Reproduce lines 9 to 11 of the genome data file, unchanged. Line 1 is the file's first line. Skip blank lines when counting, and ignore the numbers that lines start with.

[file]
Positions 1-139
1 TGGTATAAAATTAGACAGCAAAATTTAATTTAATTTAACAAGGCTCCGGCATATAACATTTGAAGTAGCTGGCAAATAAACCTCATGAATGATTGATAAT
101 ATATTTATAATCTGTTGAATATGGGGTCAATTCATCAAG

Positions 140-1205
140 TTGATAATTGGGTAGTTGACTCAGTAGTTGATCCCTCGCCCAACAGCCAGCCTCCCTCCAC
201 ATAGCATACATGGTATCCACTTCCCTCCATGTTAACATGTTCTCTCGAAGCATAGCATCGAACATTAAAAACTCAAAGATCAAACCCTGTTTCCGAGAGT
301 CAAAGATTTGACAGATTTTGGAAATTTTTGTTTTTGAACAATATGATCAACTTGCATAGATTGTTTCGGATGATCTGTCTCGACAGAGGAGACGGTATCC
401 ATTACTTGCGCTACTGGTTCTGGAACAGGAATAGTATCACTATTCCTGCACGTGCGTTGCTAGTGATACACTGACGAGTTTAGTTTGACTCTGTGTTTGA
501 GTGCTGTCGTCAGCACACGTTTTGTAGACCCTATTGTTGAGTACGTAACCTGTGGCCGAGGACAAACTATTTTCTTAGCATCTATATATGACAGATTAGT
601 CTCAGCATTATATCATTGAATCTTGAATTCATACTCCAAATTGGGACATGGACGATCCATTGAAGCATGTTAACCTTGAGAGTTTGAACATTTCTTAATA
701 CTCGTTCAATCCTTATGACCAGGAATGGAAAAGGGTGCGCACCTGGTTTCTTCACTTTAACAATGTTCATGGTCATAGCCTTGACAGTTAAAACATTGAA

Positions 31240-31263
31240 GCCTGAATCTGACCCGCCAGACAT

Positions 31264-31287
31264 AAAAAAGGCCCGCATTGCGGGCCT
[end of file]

501 GTGCTGTCGTCAGCACACGTTTTGTAGACCCTATTGTTGAGTACGTAACCTGTGGCCGAGGACAAACTATTTTCTTAGCATCTATATATGACAGATTAGT
601 CTCAGCATTATATCATTGAATCTTGAATTCATACTCCAAATTGGGACATGGACGATCCATTGAAGCATGTTAACCTTGAGAGTTTGAACATTTCTTAATA
701 CTCGTTCAATCCTTATGACCAGGAATGGAAAAGGGTGCGCACCTGGTTTCTTCACTTTAACAATGTTCATGGTCATAGCCTTGACAGTTAAAACATTGAA